Which Wins Wednesday: Salty vs. Sweet?


In a perfect world, we’d love snacking on broccoli and carrots throughout the day. But let’s be real, most of us crave cookies, chips and other processed foods that are loaded with salt and sugar. In fact, the majority of Americans consume four times the recommended daily amount of sodium and more than twice the recommended amount of sugar. Yikes! Both culprits can wreak havoc on your health and your waistline, but is one worse for you than the other? Is it more beneficial to cut down your sodium intake or combat your sweet tooth?


Option 1: Shake Your Salt Habit


Eating a little bit of salt each day won’t hurt you. In fact, the body relies on sodium to perform essential functions, like maintaining the right balance of fluids, transmitting nerve impulses and influencing the contraction and relaxation of muscles. But in excess, salty foods can lead to some pretty serious health conditions, including high blood pressure, heart disease and stroke. The CDC recommends that you should consume less than 2300 milligrams of sodium each day – that’s 1 teaspoon of salt. Unfortunately, lowering your intake isn’t so simple – especially if you go out to eat or order takeout regularly. Processed and restaurant foods tend to be the biggest offenders. Bad news if you’re on Seamless every night.


Option 2: Beat Your Sweets Addiction


You’ve been going to spin class every morning and have been doing yoga in the evenings but can’t seem to shed that belly fat. What gives? Sweets could be the culprit. Sugar not only contains a whole bunch of empty calories, which can cause the body to hold on to fat, when it’s consumed in high quantities, it can lead to obesity and low HDL cholesterol levels, a strong risk factor for heart disease. The CDC recommends that women get no more than 100 calories per day from sugar and that men limit their intake to 150 calories. Not an easy feat, especially since sugar is hidden in so many foods… and downright tastes good.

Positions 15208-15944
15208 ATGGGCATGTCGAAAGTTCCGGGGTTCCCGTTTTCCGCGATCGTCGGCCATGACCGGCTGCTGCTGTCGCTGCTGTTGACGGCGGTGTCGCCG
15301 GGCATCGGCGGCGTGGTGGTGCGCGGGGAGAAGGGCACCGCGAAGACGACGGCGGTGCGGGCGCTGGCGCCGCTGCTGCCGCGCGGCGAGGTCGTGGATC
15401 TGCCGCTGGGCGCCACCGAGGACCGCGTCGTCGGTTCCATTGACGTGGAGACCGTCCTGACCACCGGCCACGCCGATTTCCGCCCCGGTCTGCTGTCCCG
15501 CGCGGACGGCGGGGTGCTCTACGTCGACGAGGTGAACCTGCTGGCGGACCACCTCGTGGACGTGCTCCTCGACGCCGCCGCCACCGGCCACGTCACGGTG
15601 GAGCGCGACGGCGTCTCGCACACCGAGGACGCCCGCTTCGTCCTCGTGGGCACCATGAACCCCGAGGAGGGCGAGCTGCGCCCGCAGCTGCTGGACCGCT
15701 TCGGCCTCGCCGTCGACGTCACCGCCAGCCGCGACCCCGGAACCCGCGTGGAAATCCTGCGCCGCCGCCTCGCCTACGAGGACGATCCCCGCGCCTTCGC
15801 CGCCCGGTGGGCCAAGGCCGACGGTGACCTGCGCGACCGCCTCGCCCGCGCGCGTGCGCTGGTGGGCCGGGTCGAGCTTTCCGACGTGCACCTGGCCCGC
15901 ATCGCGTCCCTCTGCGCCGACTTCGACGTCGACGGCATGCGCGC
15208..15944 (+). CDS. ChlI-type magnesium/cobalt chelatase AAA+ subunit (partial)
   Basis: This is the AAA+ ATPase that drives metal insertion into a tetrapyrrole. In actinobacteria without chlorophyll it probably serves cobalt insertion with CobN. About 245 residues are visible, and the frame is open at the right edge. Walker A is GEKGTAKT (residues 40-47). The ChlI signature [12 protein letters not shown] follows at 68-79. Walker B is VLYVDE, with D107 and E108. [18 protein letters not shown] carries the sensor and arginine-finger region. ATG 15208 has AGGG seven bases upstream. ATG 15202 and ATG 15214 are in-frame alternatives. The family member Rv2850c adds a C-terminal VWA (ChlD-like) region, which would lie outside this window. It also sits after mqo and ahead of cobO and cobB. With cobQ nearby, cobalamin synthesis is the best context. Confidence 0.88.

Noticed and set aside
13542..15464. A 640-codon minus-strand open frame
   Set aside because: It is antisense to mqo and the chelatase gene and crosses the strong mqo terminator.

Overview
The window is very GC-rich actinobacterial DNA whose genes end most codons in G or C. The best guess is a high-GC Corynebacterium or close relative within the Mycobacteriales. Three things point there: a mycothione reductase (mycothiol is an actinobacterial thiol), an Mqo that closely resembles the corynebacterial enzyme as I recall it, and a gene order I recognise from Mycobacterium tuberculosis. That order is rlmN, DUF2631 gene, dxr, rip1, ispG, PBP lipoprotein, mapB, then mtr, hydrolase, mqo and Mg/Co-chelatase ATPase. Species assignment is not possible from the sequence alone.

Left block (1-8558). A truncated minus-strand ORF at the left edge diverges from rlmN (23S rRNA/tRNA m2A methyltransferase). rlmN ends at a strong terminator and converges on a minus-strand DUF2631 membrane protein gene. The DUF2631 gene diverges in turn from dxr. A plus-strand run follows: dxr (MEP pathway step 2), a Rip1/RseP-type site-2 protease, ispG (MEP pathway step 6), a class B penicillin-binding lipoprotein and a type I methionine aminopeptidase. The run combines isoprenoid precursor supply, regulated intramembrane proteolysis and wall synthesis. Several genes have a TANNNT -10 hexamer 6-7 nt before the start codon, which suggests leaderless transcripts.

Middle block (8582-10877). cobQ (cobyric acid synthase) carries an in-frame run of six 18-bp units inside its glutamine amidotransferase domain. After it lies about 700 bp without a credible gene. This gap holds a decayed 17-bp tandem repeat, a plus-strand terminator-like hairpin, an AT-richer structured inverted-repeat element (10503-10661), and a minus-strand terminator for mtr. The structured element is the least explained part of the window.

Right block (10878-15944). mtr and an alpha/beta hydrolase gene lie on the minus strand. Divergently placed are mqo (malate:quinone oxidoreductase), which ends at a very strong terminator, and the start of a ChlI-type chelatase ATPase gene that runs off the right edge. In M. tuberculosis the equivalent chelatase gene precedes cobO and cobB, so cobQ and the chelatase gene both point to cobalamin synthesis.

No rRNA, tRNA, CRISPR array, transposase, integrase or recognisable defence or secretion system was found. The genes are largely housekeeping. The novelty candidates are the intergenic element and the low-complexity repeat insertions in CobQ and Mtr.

The Verdict

We’re not going to sugar coat it: both can do major damage to your body. If you need to make some serious changes to your diet due to health complications and are wondering whether a low-sugar or low-sodium diet is the best, you should ask a doctor to prescribe a specific plan for you. However, if your goal is to simply have more energy and see better results from all of the time that you’re putting in at class, cut down on cookies, muffins and other sweets. Sugar causes a rapid spike and drop in your blood sugar, which can zap energy and make you more likely to talk yourself out of your daily workout as well as stand in your way of losing weight. Set a goal to successfully eliminate sweets from your diet first, then tackle your salt habit.


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Michelle McIvor Cohen is a freelance writer and digital consultant in New York City who has held positions at Shape, iVillage, XO Group and SpinMedia. She is a spin junkie, nuts for yoga and is always on the lookout for a good mommy-and-me workout to do with her baby girl, Lyla. Follow her on Twitter.


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